One of the more common requests we get here in Orange County and Costa Mesa is to make the tip of the nose smaller. In the past, making the tip smaller often involved removing a portion of the tip cartilage. Nowadays, a large number of tips are made smaller by removing very little of the tip cartilage and sometimes none!
Instead, what expert plastic surgeons are now doing is re-sculpting, reshaping, and reposition the tip cartilage without removing much if any of the cartilage. Take for example, a nose with a broad bulbous tip, if the cartilage don’t meet at the midline, skilled plastic surgeons can remove small parts of the cartilages, but also change the angle of the tip cartilage so that the domes are made more acute or nicer. Today there are numerous options to modify the tip of the nose without removing significant amounts of cartilage.
Here in Costa Mesa we do a great number of rhinoplasties to improve breathing. Breathing problems have a lot of different causes but repair of a deviated septum is probably the most common. Dr. Sajjadian gets many referrals from other plastic surgeons for Rhinoplasty procedures. Occasionally clients will come in with compromised valves, and spreader grafts are used to maintain the internal valves of the nose. Sometimes breathing may be actually be compromised by a rhinoplasty that reduces the size of the nose and the spreader grafts are used to keep them open. Frequently we will also alter the inferior turbinates to help open up the airways. If a nasal tip implant is used, some noses need cartilage grafts to support the nasal tip and prevent the nostrils from collapsing.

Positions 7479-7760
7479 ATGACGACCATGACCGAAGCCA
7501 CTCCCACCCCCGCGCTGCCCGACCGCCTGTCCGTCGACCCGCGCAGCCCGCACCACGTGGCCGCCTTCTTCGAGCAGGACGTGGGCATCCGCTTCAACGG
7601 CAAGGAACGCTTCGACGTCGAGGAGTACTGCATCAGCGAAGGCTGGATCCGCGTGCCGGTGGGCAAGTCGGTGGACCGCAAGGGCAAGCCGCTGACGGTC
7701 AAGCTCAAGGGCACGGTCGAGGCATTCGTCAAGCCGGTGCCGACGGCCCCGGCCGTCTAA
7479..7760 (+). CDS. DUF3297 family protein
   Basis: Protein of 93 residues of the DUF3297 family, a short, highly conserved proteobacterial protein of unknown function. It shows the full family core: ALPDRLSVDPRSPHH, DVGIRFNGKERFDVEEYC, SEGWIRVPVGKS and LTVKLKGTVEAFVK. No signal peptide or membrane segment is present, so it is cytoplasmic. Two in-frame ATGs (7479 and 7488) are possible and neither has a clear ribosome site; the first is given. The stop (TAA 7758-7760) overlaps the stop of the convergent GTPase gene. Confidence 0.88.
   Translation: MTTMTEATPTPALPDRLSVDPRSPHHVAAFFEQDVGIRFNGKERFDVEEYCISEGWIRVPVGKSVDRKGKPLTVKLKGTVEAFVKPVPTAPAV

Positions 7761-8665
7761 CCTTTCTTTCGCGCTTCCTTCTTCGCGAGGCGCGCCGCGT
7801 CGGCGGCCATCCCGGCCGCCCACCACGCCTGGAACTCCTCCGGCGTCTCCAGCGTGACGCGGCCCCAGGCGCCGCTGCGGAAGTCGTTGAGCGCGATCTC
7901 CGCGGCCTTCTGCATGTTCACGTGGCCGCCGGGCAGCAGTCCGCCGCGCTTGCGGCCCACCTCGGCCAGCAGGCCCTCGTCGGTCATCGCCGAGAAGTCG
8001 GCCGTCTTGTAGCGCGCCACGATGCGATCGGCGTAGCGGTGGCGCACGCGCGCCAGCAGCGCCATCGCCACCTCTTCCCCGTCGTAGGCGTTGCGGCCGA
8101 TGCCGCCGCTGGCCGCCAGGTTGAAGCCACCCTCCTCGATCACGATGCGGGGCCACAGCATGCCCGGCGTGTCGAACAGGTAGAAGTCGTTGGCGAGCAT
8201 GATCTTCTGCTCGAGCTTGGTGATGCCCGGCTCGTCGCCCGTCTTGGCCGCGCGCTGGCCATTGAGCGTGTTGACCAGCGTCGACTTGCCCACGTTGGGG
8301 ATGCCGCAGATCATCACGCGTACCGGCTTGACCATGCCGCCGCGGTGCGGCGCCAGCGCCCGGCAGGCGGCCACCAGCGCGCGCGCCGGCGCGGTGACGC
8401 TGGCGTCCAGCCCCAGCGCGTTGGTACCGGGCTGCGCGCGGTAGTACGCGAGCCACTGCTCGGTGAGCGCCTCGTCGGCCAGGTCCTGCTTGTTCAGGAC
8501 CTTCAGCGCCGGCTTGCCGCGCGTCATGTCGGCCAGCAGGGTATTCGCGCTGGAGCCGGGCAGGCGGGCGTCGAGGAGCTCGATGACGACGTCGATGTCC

People are often a little taken aback when we tell them that occasionally we will need to break the nose during rhinoplasty. Breaking the nose during rhinoplasty is necessary in probably 90% of rhinoplasties. It is done to lower the profile of the nose by reducing the width of the base of the nose. Of course this is all done while the individual is under anesthesia so no one actually feels their nose being “broken.”
Follow up for rhinoplasty continues for about a year, minimum. Most of the swelling from a rhinoplasty will go down in the first two weeks and the nose will look good but all swelling can take about one year to go away completely. It’s important to us that we follow our Costa Mesa clients regularly to document the improvements and make sure any complications or concerns are addressed as quickly as possible.